However, if I make a promise to you such as, 'I will help you learn English grammar', then I must use will.
Most English learners tend towards 'will' when speaking about the future because it is easier to grasp, however as you can see it is not always the correct future verb form.
As I mentioned earlier, native speakers will express 'going to' as 'gonna' is most speaking scenarios.
This is a slang verb form, which is important to know to build your listening skills but can be confusing, especially for beginner learners who have not been immersed in English speaking environments.
Beyond 'gonna', 'want to' is often expressed as 'wanna', similarly 'have got to' is commonly expressed as 'gotta'.
Eg. 'I wanna learn more English grammar rules', 'you gotta improve your English'.
These forms are informal uses of language, generally spoken between friends or colleagues.
However, please note that it is incorrect to write these forms. In any written scenario, the English grammar rules are so that you must write 'want to', 'have got to' and 'going to' in their original form.
Improve your English by understanding the difference between writing and English speaking.
Adjectives and Adverbs
Adjectives are often explained as describing words. Any word that gives details about a noun is an adjective.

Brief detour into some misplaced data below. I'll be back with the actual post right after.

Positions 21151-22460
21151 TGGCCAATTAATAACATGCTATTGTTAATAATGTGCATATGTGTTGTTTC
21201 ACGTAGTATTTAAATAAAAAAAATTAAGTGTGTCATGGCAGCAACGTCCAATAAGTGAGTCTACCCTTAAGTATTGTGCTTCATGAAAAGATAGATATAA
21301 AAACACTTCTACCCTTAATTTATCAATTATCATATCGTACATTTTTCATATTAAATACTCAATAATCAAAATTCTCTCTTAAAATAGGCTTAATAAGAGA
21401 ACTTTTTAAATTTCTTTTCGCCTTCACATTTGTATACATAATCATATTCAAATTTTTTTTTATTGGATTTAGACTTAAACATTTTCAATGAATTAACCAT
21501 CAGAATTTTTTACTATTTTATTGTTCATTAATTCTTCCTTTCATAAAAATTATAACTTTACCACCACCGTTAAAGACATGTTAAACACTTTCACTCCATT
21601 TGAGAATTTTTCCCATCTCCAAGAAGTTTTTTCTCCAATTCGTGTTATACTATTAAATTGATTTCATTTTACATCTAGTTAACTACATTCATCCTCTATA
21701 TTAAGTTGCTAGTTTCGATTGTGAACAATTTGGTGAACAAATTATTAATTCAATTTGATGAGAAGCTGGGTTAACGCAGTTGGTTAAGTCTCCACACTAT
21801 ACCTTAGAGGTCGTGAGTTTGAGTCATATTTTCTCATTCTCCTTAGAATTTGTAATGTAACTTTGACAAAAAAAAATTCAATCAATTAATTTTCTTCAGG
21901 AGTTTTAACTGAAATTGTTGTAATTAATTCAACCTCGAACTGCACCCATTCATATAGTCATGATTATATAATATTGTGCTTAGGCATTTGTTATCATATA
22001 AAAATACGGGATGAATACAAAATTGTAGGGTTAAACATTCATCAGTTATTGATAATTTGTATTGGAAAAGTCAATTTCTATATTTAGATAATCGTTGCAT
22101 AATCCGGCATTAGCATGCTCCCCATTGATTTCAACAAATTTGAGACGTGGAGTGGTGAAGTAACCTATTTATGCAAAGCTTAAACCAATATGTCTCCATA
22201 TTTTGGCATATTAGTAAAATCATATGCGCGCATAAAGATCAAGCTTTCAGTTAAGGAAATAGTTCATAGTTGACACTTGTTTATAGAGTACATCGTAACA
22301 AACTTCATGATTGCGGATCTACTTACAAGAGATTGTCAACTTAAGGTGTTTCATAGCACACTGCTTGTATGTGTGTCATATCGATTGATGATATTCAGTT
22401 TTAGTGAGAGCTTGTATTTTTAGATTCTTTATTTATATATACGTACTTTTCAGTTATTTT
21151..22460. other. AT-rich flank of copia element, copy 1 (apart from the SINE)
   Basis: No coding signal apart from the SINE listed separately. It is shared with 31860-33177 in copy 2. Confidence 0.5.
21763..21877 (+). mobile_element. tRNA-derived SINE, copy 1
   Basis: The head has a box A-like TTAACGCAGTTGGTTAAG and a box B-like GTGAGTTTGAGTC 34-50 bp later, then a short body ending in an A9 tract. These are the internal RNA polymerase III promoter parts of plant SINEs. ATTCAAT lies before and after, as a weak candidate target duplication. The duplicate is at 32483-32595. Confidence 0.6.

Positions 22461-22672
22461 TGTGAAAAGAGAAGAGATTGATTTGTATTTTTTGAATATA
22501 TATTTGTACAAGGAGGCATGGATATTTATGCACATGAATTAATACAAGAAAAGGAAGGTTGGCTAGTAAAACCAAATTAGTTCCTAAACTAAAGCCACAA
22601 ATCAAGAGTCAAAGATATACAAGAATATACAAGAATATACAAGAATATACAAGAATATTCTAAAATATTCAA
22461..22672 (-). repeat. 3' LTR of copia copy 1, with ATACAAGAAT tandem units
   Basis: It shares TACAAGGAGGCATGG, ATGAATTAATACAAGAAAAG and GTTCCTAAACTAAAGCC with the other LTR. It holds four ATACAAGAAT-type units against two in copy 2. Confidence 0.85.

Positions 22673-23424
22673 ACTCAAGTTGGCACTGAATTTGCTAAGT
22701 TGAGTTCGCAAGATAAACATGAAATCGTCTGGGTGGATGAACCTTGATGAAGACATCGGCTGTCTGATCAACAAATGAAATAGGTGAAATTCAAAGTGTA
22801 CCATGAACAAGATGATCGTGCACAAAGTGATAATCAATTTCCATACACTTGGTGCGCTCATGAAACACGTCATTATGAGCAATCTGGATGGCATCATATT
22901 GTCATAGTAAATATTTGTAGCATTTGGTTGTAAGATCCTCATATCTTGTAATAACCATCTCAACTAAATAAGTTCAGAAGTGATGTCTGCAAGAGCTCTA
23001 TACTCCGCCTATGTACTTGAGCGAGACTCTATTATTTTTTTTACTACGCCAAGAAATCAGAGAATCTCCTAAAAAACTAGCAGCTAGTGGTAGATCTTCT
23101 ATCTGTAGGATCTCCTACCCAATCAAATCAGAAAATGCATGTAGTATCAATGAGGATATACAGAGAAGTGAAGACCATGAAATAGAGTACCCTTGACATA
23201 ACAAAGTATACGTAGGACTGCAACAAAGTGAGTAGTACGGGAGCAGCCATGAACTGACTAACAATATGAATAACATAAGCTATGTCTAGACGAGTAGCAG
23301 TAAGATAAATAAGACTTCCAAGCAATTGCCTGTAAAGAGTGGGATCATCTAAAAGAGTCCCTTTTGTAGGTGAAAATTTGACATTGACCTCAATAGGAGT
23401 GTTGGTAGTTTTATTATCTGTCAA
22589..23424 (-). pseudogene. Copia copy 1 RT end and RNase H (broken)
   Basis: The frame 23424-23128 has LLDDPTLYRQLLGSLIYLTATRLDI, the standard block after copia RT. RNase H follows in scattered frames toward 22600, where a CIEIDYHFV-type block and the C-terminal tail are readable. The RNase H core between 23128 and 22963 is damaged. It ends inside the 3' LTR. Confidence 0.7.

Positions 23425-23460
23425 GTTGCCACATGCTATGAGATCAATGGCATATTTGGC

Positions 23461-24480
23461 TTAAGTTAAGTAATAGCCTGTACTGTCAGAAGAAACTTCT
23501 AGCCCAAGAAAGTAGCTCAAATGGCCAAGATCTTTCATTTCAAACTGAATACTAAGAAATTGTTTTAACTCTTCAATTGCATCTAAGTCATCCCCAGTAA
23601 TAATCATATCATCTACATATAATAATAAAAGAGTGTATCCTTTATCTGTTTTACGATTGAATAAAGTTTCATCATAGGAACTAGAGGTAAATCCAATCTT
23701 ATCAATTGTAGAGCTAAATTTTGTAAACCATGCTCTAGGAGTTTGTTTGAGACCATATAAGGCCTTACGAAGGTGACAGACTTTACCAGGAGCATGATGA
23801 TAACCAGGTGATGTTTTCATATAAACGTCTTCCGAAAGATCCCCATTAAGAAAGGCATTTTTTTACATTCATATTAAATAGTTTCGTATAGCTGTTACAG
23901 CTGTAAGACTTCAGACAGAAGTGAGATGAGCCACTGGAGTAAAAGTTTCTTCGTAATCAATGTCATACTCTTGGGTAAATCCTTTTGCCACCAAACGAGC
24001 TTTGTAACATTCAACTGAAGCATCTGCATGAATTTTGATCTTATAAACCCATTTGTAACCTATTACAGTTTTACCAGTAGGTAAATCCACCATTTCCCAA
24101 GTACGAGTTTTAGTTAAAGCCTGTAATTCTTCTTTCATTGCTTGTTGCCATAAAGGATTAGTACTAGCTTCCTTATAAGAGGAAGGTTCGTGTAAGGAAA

These words are great for giving depth to our language:
For example, compare:
The boy wore some shoes.
The boy wore some eye-catching shoes.
The adjective 'eye-catching' helps us visualise what is being talked about. This gives us a clearer mental picture of the objects and subjects of our sentences.
Beware, saturating your text with too many adjectives can make your language sound confusing and clunky. Best to use just a few adjectives for vital details you wish to describe.
While adjectives describe nouns, adverbs describe the manner in which an action is done. For instance:
The fox jumped quickly over the fence.
In this case, the adverb 'quickly' gives additional information about the manner in which the fox jumped.
Why Describe Verbs?
Adverbs are important because they can change the entire meaning of a sentence. Take the following example:
I wish to speak English fluently.
Without an adverb in this sentence, we would have no idea at which level the speaker wishes to be able to speak English. The descriptive gives us vital information about the key details of the speaker's wish to speak English.
However, as with adjectives, we must only use the most crucial descriptives, to keep our sentences clear and concise.
The general rule for adverb and adjective use is: if the idea can be clearly expressed without additional words, don't use them.